Bulletin from Abroad
It took a while for Germany’s conciliatory attitude to Russia to break.
Cathrin Schaer in Berlin
The conspiracy theories have been around for a while now: there was no foreign influence in the US presidential election, and if there was, Russia had nothing to do with it; nor did the Russians have anything to do with the shooting down of that Malaysia Airlines plane over Ukraine.
Western nations want regime change in Syria and the Russian military is only protecting Syrian civilians against evil jihadis, who are all cunningly disguised to look like first responders in a war zone (bet you didn’t know all those bleeding Syrian kids were actors).
On it goes: Russian athletes have never used performance-enhancing drugs – that’s just an unfair slur put about by those who are jealous of all those gold medals. Oh, and Russia had no involvement in the poisoning of ex-spy Sergei Skripal and his daughter Yulia in Salisbury. In fact, British spies probably did it.
Keeping track of the socialmedia traffic has been infuriating, exhausting, depressing and, finally, boring. If you know anything about the incidents discussed – and you don’t need to know much – you’re already aware that this is just disinformation.
It is not about denial, anyway: these are shots fired in an information war in which rationality is impossible and whatabout-ism routine. You are soon driven back to emotion-based argument.
In Germany, the folk who like those conspiracy theories are described in a typically concise German way: they’re called “Russlandversteher” – literally “Russia-understanders”. There are plenty of them, and they turn up in the darndest places – here’s looking at you, Winston Peters.
When Russian President Vladimir Putin sent masked soldiers over the border into Crimea in 2014, one particularly liberal colleague in Berlin argued that the Russians were only responding to Nato’s territorial aggressions. “They felt surrounded,” she gushed empathetically. “They felt trapped.”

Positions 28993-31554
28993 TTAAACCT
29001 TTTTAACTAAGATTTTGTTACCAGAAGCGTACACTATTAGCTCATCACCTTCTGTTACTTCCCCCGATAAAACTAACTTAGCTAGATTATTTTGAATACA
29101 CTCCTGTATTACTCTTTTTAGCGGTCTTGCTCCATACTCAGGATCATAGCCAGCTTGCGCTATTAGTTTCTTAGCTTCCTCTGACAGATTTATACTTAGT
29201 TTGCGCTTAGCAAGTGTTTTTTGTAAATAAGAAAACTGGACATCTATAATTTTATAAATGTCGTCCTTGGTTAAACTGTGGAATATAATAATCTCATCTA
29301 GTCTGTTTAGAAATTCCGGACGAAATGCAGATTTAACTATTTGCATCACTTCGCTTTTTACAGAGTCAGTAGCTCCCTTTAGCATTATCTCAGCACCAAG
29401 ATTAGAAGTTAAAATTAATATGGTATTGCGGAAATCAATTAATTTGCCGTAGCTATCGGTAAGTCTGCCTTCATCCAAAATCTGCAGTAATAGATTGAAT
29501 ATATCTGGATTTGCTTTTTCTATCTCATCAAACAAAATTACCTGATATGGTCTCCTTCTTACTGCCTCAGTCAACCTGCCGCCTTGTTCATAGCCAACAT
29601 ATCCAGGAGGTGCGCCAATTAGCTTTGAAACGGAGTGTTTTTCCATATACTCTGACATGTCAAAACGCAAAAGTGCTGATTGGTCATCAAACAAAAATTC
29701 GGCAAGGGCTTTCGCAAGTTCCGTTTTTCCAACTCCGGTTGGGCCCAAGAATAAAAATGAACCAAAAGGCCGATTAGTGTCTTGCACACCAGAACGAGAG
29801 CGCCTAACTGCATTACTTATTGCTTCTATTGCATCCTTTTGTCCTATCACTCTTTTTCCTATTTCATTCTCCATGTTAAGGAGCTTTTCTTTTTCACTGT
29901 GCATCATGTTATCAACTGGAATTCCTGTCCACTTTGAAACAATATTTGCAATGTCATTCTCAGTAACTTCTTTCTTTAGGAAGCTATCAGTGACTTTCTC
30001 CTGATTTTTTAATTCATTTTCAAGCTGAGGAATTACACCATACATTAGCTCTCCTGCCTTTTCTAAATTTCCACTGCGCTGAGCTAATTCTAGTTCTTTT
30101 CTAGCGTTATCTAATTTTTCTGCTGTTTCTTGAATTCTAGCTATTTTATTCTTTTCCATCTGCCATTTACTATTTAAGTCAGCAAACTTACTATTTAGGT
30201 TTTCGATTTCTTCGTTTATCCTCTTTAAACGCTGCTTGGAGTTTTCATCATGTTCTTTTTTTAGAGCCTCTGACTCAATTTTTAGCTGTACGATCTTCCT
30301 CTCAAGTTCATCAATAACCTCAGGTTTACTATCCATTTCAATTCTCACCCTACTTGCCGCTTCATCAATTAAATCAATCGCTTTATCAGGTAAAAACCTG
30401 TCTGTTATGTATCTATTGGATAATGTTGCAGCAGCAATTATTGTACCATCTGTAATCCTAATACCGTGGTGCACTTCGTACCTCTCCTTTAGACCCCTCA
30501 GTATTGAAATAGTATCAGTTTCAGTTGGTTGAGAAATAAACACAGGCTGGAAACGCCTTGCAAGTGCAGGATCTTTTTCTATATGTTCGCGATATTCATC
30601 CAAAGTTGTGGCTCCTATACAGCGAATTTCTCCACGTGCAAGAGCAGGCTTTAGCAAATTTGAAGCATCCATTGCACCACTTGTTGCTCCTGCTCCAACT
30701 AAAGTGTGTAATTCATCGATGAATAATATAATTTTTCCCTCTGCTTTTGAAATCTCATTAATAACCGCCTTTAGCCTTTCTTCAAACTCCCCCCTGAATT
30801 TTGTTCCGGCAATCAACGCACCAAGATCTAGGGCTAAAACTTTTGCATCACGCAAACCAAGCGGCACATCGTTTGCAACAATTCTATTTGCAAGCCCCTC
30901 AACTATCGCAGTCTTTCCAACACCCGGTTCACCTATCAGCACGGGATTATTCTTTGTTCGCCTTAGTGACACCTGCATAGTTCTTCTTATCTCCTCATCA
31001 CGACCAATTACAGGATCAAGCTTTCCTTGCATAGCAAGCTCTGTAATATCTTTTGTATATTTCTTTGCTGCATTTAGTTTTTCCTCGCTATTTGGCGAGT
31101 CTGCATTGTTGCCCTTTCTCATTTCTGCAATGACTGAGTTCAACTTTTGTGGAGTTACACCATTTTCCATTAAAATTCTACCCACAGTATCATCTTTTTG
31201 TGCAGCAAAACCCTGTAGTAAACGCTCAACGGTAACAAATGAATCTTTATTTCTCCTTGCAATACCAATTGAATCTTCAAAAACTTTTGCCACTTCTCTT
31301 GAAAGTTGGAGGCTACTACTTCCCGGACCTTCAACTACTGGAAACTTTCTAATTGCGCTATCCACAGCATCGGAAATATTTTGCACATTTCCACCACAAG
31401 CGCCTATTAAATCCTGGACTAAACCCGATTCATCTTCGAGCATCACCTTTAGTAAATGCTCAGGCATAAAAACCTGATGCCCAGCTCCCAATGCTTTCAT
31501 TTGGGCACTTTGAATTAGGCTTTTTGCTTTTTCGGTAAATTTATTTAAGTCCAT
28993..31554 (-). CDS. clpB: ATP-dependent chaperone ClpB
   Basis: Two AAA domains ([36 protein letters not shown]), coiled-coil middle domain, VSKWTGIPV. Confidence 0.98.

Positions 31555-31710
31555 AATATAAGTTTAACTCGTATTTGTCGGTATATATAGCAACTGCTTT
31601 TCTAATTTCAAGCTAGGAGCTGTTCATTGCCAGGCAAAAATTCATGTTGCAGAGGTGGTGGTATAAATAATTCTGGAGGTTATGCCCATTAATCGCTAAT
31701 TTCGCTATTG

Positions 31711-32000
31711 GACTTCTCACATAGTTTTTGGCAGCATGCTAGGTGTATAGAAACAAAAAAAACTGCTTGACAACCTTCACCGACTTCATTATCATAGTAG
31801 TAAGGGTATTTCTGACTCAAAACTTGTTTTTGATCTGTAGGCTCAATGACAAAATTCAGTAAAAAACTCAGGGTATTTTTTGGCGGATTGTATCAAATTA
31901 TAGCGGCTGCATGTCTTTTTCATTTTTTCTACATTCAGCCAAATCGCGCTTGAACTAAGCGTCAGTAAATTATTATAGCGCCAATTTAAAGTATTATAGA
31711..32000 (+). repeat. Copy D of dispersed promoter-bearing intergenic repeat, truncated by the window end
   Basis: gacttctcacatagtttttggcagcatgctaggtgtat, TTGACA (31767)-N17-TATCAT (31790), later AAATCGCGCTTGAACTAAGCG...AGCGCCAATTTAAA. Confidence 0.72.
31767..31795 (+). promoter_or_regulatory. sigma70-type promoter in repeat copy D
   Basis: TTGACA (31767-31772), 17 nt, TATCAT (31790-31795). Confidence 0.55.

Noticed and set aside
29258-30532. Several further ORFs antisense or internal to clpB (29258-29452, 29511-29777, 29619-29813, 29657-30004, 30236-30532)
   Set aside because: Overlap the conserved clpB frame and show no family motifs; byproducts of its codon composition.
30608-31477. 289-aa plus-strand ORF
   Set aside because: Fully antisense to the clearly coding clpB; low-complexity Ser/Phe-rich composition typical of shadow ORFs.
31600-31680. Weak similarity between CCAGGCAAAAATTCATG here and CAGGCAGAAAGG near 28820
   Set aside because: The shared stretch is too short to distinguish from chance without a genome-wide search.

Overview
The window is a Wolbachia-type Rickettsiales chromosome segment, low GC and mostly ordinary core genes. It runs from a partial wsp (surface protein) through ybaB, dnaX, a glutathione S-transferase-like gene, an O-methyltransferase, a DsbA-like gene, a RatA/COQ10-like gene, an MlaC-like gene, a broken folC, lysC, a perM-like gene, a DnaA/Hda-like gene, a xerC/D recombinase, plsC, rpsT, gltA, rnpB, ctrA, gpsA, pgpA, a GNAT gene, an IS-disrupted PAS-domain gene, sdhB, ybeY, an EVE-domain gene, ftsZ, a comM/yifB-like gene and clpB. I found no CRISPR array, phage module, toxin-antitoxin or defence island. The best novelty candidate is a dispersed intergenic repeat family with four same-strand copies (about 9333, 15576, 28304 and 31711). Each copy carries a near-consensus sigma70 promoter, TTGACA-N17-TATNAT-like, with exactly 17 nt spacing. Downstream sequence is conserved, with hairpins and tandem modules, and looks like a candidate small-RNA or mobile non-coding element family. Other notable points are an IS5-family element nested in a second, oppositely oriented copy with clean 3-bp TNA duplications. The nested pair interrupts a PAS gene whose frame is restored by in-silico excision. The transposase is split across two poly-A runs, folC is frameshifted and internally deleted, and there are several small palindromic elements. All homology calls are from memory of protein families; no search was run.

These guys were crossing an international border, with guns, to, er, start a civil war. Is that a reasonable reaction to “feeling trapped”? And why was it okay for Russians to do this, when it was never okay for any other country?
There are plenty of reasons that Germany has so many Russlandversteher: Putin said when he visited Berlin in 2011 that “between Russia and America lie oceans; between Russia and Germany lies a great history.”
Germany and Russia do have a geographical proximity. They are also linked by the joint-venture natural gas pipeline Nord Stream, which is being doubled in capacity.
The acrimony of the Cold War era has not entirely dissipated. Since 1969, German Social Democrats have worked hard on rapprochement with the Soviet Union and then Russia, emphasising political change through trade even as their US allies were taking a harder line against the commie menace.
This is why the recent European pushback against Russia over the Skripal case was a small but welcome surprise. After all, nobody expelled anybody after the Malaysia Airlines incident and the Dutch relatives of those who died are still annoyed about that. For years, Russian warplanes have dropped bombs on civilians in Syria with impunity. Yet at the time of writing, almost 30 countries had expelled over 130 Russian diplomats.
The UK Prime Minister Theresa May, beleaguered by Brexit, did a fine job of rallying the troops on this one. Maybe everybody had had enough of the conspiracy theories.
European politicians have taken a while to get to this point and the Germans, with their contingent of high-ranking Russlandversteher, their perennially conciliatory foreign policy and their dense web of economic ties to Russia, may have a bit of an excuse for waiting this long to tell four Russian diplomats to sod off. New Zealand doesn’t.
“Russia-understanders” turn up in the darndest places – here’s looking at you, Winston Peters.
“Stand back. I’m a voyeur.”